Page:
Thanksgiving deserves its own mantel, don’t you think? Halloween gets plenty of mantel focus, and Christmas certainly inspires and dazzles with mantel ideas. But in November, the crazy month transitioning from Halloween to Christmas, sometimes Thanksgiving gets a teensy bit overlooked. So let’s give Thanksgiving a mantel it deserves.
I found this leaf banner at Michael’s at 50% off. I wasn’t even sure I would like it, but at that price it didn’t really matter. When I opened the package, I was happily surprised to find these leaves are made from something stronger than card stock. They might be made from wood (not sure), but they are sturdy and seem to be strong enough to hold up for a few years. And the colors are perfect – muted brown, orange and taupe.
That’s it for new purchases made for my Thanksgiving mantel. Everything else is part of my “fall inventory”! I have had this “Give Thanks” little plaque for several years. I like how simple and classic it is.
The white ceramic turkeys came from Sur la Table; not surprisingly, they are actually salt and pepper shakers. The flanking ‘leaf plates’ are from Home Goods; this is the first time I have brought them out to use on the mantel.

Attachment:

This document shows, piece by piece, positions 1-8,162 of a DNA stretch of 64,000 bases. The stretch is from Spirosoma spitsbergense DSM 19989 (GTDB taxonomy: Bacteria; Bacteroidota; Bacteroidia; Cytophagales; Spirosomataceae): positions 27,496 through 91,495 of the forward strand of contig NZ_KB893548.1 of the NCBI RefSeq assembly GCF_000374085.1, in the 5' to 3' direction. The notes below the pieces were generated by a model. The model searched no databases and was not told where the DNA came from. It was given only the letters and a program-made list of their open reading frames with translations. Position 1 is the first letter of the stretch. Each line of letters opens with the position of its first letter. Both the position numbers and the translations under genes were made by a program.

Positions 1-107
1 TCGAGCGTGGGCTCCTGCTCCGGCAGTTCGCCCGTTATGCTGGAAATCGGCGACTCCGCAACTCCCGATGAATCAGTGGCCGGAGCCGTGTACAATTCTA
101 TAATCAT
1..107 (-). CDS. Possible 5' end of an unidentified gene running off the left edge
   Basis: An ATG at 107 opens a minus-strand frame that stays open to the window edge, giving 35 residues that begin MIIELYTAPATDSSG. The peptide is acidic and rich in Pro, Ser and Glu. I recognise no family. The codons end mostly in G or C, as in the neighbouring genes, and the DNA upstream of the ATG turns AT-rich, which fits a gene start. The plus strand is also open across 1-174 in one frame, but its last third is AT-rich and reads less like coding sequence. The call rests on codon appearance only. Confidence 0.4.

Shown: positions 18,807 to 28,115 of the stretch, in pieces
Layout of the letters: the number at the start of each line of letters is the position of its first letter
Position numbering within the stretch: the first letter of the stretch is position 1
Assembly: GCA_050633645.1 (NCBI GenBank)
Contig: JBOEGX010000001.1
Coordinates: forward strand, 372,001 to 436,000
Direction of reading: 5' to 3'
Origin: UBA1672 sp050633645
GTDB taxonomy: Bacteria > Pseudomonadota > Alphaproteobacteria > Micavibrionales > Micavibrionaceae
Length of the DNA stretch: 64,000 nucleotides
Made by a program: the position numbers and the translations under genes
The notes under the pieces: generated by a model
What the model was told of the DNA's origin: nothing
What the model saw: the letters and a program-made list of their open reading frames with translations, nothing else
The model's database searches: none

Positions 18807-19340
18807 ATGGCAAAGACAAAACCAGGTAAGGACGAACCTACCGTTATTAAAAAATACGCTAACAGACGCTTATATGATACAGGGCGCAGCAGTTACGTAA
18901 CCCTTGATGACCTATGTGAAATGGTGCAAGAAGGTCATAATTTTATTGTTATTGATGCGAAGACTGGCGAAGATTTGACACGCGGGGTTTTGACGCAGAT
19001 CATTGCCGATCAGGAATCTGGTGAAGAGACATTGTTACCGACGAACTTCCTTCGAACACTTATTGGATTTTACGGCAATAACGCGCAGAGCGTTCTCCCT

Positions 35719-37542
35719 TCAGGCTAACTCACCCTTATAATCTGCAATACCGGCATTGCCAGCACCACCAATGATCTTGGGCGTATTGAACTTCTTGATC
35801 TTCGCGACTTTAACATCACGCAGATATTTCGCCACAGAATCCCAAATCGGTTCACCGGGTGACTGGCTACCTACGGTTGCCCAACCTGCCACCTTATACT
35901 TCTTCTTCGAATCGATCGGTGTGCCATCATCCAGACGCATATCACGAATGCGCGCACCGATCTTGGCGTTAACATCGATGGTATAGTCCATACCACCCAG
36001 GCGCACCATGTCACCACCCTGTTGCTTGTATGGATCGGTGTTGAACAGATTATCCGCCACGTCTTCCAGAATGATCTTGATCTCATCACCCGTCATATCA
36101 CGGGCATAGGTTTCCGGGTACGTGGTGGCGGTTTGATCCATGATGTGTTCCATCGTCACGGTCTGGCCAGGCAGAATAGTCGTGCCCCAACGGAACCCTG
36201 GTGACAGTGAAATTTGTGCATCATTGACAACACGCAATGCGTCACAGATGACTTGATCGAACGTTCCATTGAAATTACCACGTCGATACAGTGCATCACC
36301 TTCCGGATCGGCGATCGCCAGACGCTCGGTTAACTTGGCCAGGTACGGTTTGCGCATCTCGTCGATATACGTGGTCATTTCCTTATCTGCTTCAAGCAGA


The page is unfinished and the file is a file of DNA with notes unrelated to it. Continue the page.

And the wreath I have had forever….but I still love the color combination of the gold, green and burgundy.
On either side of the mantel, I kept it simple. Just candleholders topped with pumpkins, gourds or candles.
On the left side of the hearth is my ‘herb’ tray accompanied by some pinecones and a white ceramic pumpkin (triple mark-down from Sur la Table).
And on the right, a Pier 1 lantern filled with willow balls, pinecones, and wine corks.
My favorite Thanksgiving decoration is this pair of turkeys. My mother always put them out for Thanksgiving, and I still find them beautiful and special.
I have them displayed on the bar in our living room; I think they deserve a place of honor! ‘
There is a label on the bottom with the name of the artist, and the company (both from Italy) and a hand-written number. From what I was able to find on Google, I think these turkeys date back to the 1930s.
Regardless, their value is in how much I love them, and how they bring a part of my childhood to our Thanksgiving celebration.
Happy Thanksgiving from our home to yours~
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